Unlike last year, the weather this year was fantastic- high 50s and sun by the midpoint of the race. (Compare this to the picture at left from 2007 with temperatures in the 30s/40s and rain, sleet, and wind – ugh!) 2008 was great for running and spectators, and boy are there a lot of spectators along the route! The marathon is run on a Monday when Boston celebrates Patriots Day, a state holiday. Schools close, the marathon, Red Sox day game - it’s a big party!
Because of the crowd, we had to be at the start 26 miles out in Hopkinton, MA about 2½ hours before the start. That’s a lot of time waiting with 23,000 runners lying around the athlete’s village (a middle and high school) like a runner's refugee camp. That's 2 hours of checking my blood sugar 3 or 4 times prior to the start. It was good, hovering around 150 mg/dl. I know from experience I’ll need about 60 to 80 grams of carbohydrate per hour during the marathon and I can’t get that from half cups of Gatorade along the route. So I ran with a Fuel Belt with two 10 ounce vials of high carb drink strapped to my waist, and a Clif Bar, 3 sport gels and 1 pack of Clif Shot Bloks in my hands. Not how most run a marathon, carrying a personal carb buffet 26 miles, but they don’t provide nutrition for diabetics to keep our blood sugar up along the course. I also carried my Omnipod personal diabetes manager (PDM) in a pocket on my Fuel Belt so I could set a 3.5 hour temporary (50% lower) basal rate on my insulin pump just prior to the start, and have it at the finish.
Boston is a crowded marathon, over 23,000 in the race. Since I was running for Joslin, I started in the very back of the 10:30 a.m. second wave with the other Team Joslin and charity runners. It’s great to see so many people running a marathon for charities, many of them first time marathoners. But that makes the start in Hopkinton very crowded on narrow roads, and hard to run with 23,000 runners crammed on the road in front of you. Thus, the first 5 miles are very sloooow. I got tripped several times by all the heels and feet, and even ran on the sidewalks a few times. But I was patient and didn’t try to force anything. I wasn’t here to win or knock anyone down. I knew I could start running around mile 6 after swimming through the crowd.
I was runing for charity and not for placing, so I planned to run about a 3:30 marathon- an easy 8:00 minute/mile pace - and enjoy the race atmosphere. The first 4 or 5 miles would be much slower, then I’d pick it up and run 7:30 until about mile 18 when I’d slow on the Newton hills, Heartbreak hill and the final miles of the race. As expected my 10k split was 50:30 minutes, a slow 8:20 min/mile trot. Finally the road opened up and I settled into a quicker 7:30 min/mile comfortable pace.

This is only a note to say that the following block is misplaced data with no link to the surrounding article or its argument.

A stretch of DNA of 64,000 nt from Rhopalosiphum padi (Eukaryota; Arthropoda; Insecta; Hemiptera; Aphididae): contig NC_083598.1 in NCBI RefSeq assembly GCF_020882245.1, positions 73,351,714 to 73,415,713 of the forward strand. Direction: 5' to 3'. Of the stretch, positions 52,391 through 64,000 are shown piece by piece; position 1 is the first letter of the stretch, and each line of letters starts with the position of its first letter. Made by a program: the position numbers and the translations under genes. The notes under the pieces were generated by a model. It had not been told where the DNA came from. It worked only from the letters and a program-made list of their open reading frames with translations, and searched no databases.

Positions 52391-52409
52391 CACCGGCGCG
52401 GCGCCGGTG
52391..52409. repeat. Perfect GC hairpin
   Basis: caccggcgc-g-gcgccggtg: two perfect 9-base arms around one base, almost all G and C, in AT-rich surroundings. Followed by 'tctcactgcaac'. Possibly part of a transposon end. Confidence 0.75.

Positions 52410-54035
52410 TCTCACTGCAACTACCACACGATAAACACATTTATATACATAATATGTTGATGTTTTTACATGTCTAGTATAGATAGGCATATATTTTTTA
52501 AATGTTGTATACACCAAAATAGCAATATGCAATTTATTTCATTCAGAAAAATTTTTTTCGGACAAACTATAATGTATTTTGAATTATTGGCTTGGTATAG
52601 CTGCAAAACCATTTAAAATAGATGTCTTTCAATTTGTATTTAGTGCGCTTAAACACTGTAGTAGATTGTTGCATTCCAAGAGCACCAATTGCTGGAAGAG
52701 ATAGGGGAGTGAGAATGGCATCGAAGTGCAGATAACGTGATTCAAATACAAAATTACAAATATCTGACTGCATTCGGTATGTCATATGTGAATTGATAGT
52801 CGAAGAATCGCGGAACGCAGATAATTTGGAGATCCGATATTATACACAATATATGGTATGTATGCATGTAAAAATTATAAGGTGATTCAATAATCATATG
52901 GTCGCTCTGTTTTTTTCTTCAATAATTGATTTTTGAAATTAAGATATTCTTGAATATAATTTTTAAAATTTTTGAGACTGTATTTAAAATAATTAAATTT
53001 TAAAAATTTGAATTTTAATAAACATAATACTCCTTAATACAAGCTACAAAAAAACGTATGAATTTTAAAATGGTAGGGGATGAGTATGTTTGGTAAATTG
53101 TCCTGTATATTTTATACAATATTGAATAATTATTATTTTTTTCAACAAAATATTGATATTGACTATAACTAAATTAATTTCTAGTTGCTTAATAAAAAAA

At mile 12.5 the course passes all female Wellesley College. The entire student body lines this half mile, partying and screaming in a deafening squeal like you’re a rock star, creating the famous “scream tunnel.” That will make you go fast! I felt great at the midpoint, not pushing real hard and just enjoying the tremendous crowds, staying right on my pace for 3:30. I had to run faster in the middle miles 6 to 13 to make up time. I hit the half way point (13.1 miles) at 1:45:05, dead on pace for a 3:30 finish.
I ate my Clif Bar in the first hour, then a gel or Clif Shot Blok about every 20 minutes, and took a few sips of Gatorade and water every couple of miles. By the midpoint I had caught the faster runners and enjoyed the steady pace. At mile 18 the fun starts – the Newton Hills. Up and down and up and down. My quads started really hurting so I pushed hard up the climbs because the descents hurt worse, pounding my quads with each step. The final climb is the famous Heartbreak Hill at mile 20 – a ½ mile steep climb when you are really spent! Lance Armstrong was running the race and said it was harder than he’d been told. I ran Boston last year so I knew what to expect. The best thing about Heartbreak Hill is Boston College at the top, another throng of thousands of college students partying since sunrise screaming at you like you’re winning the Olympic marathon. Awesome! I pumped my arms and slapped their hands for about ½ mile. That about wore me out! Oh yeah, I still need to run 6 more miles.
Miles 20 through 26 were quite painful on my quads, now tight and about to pop. I even stopped a few times for about a minute each to stretch them. I knew I’d be losing a few minutes, but no need to risk an injury. My pace was slower here, but I expected that. The crowd the last 5 miles in Boston is fantastic all the way to the finish!
I finished in 3:35. About 5 minutes slower than I’d planned but overall a fun race. I felt great at the finish with plenty of gas left in my tank, so its good to know I could go a lot faster if I had open road to race at the start. Also a good running base for triathlons coming up this year. It was great to hug Janna and Anna at the finish! Last year at this race Janna was 2 weeks from being born. The year she just liked the finisher’s medal, so I’ll run 26.2 miles for that any day.
Next for me are a few shorter triathlons and then the Rock and Roll Half Ironman, in Macon, Georgia on May 30. Thanks for your comments and emails!